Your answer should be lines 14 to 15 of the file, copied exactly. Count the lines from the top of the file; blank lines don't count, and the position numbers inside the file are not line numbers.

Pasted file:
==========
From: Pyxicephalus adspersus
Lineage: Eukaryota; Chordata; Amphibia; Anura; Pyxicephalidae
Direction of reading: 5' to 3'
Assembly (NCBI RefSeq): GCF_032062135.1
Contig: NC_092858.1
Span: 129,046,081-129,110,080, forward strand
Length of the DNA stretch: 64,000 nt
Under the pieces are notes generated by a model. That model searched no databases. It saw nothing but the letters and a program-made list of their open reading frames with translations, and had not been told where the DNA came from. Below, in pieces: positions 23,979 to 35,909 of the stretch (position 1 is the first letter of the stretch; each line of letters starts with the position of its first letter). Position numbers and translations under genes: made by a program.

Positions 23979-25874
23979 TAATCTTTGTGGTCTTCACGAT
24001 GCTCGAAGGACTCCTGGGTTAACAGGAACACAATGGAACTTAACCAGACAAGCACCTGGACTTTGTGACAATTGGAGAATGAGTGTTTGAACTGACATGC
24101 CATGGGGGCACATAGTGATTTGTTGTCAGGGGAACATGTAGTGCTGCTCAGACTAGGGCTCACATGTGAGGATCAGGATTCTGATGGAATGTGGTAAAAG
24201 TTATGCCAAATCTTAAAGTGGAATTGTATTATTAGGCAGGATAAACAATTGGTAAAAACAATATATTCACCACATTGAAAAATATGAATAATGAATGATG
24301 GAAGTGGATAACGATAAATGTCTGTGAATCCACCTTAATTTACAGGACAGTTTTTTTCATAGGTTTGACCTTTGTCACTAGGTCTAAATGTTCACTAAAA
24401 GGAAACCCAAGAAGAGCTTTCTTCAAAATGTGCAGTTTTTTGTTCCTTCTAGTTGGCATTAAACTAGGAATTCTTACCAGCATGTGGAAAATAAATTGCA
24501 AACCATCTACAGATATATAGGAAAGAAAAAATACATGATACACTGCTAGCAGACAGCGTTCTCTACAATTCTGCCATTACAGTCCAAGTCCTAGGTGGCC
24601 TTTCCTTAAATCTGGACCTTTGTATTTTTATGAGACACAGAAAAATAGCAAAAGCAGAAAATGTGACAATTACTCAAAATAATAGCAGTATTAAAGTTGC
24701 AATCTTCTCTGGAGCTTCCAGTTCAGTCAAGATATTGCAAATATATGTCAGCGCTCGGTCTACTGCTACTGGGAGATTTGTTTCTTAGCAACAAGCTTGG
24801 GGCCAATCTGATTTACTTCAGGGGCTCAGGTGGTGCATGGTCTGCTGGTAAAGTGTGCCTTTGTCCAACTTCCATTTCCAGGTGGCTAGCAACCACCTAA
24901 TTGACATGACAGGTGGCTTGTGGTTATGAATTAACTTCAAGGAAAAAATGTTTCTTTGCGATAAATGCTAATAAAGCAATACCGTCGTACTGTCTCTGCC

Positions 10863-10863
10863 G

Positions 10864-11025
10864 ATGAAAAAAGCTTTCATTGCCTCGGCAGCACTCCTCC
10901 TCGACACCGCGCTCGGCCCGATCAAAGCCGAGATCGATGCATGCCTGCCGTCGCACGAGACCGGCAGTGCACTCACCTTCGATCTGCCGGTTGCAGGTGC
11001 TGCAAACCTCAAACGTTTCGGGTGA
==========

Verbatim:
24301 GAAGTGGATAACGATAAATGTCTGTGAATCCACCTTAATTTACAGGACAGTTTTTTTCATAGGTTTGACCTTTGTCACTAGGTCTAAATGTTCACTAAAA
24401 GGAAACCCAAGAAGAGCTTTCTTCAAAATGTGCAGTTTTTTGTTCCTTCTAGTTGGCATTAAACTAGGAATTCTTACCAGCATGTGGAAAATAAATTGCA